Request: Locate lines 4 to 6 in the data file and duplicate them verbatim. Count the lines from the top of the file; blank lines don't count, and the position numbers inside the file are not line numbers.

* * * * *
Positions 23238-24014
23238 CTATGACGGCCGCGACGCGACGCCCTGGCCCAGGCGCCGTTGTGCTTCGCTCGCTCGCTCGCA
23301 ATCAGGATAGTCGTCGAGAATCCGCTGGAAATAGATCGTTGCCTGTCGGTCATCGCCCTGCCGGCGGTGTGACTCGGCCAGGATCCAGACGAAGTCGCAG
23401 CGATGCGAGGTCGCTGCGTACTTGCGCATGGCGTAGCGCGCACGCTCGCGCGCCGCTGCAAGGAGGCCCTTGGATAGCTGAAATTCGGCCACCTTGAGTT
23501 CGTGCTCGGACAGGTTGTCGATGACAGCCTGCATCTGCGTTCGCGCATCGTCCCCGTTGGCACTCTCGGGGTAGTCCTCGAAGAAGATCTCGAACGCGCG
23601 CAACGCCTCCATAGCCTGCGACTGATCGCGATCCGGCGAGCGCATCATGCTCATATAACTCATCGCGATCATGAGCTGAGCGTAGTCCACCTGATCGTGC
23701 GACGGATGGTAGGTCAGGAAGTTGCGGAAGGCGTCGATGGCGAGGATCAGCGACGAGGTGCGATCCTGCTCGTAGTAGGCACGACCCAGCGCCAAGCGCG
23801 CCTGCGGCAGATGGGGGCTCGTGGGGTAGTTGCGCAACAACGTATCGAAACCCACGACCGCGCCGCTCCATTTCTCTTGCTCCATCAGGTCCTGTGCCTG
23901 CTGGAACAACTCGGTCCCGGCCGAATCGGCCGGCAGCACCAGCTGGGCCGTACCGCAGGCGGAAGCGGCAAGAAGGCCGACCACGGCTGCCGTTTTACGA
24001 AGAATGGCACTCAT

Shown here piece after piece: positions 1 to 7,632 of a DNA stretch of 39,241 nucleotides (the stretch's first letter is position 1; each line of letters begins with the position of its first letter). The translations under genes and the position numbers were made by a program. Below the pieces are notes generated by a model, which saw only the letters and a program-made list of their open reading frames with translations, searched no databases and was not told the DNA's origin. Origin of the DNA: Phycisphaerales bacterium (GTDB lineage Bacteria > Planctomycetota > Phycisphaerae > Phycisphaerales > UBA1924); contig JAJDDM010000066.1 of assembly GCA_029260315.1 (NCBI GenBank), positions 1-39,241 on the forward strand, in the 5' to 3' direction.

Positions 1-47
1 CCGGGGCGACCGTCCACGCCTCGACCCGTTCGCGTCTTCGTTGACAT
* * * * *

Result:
23401 CGATGCGAGGTCGCTGCGTACTTGCGCATGGCGTAGCGCGCACGCTCGCGCGCCGCTGCAAGGAGGCCCTTGGATAGCTGAAATTCGGCCACCTTGAGTT
23501 CGTGCTCGGACAGGTTGTCGATGACAGCCTGCATCTGCGTTCGCGCATCGTCCCCGTTGGCACTCTCGGGGTAGTCCTCGAAGAAGATCTCGAACGCGCG
23601 CAACGCCTCCATAGCCTGCGACTGATCGCGATCCGGCGAGCGCATCATGCTCATATAACTCATCGCGATCATGAGCTGAGCGTAGTCCACCTGATCGTGC